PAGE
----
From the Feuilletons
Berliner Zeitung 16.08.2008
Diedrich Diederichsen casts his mind back to 1982 when he met a 24-year-old waitress in New York who, for all her New Wave crow's nest hairdo and extreme coolness, occasionally deigned to speak to the customers: "As she did to me when I pushed my miserable dollar over to her for my barely- affordable drink. 'I'll tell you how it works in here. You have to give me a tip. And that means double what you pay, or more. Then you only have to pay for every third drink, and we're both happy.' I though this was a very decent suggestion, it showed understanding for my provincial idiocy (and poverty) and of course she stood to gain by training this guest. Because he went back every night. The waitress was Madonna."
Neue Zürcher Zeitung 16.08.2008
Chinese author Jiang Rong talks in an interview about his novel, "Wolf Totem", which has sold over 2.5 million copies in China, and about the Chinese fear of freedom which he explains as a symptom of the country's agricultural culture: "People never need to leave their village. Everyone owns a bit of land. Perspectives are very limited. When I lived in the steppes, I often wondered why so few people could dominate a country the size of China. So I started to research the differences between Mongolian and Han culture. Then I expanded on my theories in my novel. Chinese culture is basically a slave culture, a sheep-like culture, a pet culture. The underlying problem of Confucian culture is unconditional obedience. Opposition is a foreign concept in China. This character makes striving for freedom and democracy very difficult."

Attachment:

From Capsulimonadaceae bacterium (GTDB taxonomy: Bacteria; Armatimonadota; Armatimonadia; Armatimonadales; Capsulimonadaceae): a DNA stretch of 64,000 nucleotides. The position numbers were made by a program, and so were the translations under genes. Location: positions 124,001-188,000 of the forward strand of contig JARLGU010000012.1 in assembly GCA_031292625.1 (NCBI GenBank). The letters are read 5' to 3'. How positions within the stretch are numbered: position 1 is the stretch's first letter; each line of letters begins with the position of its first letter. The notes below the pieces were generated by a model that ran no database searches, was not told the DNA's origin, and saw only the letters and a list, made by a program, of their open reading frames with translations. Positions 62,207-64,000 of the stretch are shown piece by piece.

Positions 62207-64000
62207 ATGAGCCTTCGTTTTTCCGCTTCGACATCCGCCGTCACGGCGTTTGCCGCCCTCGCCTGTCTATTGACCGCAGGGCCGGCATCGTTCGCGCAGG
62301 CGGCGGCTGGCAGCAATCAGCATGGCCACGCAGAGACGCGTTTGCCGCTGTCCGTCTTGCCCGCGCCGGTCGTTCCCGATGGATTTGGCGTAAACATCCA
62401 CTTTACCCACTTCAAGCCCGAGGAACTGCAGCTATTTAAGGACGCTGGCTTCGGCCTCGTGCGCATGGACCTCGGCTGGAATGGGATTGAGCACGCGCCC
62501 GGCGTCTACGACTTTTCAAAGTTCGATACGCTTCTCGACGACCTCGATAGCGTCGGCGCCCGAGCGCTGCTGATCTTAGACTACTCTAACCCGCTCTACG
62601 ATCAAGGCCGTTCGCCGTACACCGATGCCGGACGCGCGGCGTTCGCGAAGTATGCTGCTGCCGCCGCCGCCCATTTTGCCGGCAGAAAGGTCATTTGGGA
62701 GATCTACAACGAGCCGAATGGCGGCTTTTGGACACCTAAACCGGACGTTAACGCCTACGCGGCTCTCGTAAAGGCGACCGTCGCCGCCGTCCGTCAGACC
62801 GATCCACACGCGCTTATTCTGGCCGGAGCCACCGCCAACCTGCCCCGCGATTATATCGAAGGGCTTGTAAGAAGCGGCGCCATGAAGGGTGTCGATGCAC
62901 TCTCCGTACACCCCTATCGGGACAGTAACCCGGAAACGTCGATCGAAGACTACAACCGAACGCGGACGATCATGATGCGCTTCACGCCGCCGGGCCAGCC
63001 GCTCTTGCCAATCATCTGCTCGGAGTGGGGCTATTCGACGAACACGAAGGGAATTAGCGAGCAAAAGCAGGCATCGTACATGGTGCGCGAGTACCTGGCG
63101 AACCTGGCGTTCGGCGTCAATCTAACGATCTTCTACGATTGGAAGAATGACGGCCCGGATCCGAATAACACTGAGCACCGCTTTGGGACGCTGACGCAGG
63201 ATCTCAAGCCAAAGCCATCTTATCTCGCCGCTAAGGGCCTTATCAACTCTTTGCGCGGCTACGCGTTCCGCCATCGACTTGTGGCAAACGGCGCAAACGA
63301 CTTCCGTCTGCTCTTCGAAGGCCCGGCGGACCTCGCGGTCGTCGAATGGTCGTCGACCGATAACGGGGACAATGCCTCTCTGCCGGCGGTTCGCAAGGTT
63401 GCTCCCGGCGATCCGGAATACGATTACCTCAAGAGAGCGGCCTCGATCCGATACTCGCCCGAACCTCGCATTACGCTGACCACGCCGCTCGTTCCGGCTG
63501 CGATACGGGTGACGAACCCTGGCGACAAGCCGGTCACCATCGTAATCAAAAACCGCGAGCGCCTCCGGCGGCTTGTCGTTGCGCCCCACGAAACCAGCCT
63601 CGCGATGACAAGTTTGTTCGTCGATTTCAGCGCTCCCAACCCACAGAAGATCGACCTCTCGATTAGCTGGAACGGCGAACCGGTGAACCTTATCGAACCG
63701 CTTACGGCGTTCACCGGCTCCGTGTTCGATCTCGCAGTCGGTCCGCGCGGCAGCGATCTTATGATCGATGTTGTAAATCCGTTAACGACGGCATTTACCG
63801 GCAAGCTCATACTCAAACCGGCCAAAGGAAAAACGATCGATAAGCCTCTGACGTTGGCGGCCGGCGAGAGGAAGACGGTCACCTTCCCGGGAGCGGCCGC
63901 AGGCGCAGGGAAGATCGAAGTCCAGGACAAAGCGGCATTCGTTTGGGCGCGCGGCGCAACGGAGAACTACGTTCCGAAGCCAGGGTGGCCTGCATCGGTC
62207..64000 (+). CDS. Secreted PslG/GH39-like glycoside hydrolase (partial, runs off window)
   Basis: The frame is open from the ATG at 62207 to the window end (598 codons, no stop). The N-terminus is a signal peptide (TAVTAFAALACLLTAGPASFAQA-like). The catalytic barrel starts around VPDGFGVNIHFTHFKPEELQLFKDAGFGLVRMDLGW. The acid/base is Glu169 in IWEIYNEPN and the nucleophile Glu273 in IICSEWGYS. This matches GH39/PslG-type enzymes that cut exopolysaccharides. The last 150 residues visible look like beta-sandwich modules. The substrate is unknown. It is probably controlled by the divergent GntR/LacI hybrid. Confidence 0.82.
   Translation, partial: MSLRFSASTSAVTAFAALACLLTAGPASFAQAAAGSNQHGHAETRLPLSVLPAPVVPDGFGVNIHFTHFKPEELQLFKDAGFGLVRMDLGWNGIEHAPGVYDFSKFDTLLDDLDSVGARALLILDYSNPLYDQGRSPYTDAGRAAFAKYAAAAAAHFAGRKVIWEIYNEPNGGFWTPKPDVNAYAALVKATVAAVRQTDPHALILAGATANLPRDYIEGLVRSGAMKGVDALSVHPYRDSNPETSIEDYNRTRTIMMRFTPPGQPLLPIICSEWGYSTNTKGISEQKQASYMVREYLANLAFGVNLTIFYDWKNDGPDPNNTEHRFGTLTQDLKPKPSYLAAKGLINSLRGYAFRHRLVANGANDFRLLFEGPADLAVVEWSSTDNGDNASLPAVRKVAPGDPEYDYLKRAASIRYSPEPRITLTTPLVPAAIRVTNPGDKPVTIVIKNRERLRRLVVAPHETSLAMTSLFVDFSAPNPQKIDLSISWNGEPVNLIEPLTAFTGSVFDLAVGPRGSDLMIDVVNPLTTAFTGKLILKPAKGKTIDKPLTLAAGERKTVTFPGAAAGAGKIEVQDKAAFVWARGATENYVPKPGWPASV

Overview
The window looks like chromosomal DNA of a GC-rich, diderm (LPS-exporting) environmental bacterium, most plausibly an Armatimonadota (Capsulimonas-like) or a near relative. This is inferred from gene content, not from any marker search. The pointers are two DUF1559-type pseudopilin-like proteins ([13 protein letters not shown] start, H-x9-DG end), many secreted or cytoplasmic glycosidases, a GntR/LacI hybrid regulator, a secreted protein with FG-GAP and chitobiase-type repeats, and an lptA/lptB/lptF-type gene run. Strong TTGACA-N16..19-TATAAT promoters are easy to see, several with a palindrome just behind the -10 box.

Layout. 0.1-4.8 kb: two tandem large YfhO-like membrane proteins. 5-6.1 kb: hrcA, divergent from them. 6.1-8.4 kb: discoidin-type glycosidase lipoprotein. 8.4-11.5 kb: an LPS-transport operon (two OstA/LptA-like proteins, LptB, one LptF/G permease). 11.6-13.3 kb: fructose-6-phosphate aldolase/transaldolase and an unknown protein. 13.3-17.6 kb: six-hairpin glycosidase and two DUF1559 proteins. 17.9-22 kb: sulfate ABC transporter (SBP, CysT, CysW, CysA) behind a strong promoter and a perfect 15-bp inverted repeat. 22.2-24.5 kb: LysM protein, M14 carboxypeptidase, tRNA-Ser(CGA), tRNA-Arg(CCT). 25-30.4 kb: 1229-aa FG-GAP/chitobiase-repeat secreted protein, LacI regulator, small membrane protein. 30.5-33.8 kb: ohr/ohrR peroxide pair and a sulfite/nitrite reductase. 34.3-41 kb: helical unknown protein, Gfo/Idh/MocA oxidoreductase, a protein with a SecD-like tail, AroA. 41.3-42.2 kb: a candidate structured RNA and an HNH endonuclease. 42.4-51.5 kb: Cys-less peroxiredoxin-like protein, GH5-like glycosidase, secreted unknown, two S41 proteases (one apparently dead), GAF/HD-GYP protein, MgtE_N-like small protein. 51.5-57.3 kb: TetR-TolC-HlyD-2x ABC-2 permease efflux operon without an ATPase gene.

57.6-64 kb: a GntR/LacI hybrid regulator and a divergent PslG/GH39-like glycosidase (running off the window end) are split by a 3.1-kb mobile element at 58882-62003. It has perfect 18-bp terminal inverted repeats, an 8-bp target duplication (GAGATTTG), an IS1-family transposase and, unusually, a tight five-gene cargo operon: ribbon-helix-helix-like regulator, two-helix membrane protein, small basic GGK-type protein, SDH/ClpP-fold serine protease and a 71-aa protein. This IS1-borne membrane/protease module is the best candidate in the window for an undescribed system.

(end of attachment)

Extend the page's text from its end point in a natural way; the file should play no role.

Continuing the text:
Die Welt 18.08.2008
Director Volker Schlöndorff has just published his memoirs. In conversation with Peter Zander, he also voices self-criticism with respect to New German Cinema. "It is always good to start off by proclaiming Daddy's cinema dead. But having done that, we should have called a ceasefire immediately, like the Nouvelle Vague did in France. New German Cinema's real mistake was to try to do everything single-handedly, from own kitchens, so to speak. I don't mean the fact that these were auteur filmmakers, or that they were telling their own stories, no. What we lacked was the reality principle of experienced producers, people who were strictly focussed on the financial side of things, but who also provided security."
Süddeutsche Zeitung 18.08.2008
Michel Houellebecq presented his directorial debut in Locarno with the film of his novel "The Possibility of an Island". In the interview he gave Barbara Gärtner, he didn't give away much, but he did explain why the film has no explicit sex: "If you show sex, you always have a problem with the men. Male genitals are just not pretty. I have made an erotic film before, which only showed women having sex. But it would be boring to only show women in a longer film. You can't film sex; at most you can write about it."
Frankfurter Allgemeine Zeitung 18.08.2008
Oliver Jungen was at the music and pop culture festival in Cologne, "c/o pop", and arrived at the following conclusion. "The industry has changed, quite fundamentally. At last people have woken up to the reality of the situation and this has engendered pragmatism rather than resignation. The internet can only generate limited money. Most importantly, the lifeblood of music industry has run dry: copyright no longer plays a real role... And people also now see that Web 3.0 is not the solution. What we need is a return to aura and that means abandoning technical distance. The concert is the new cash cow."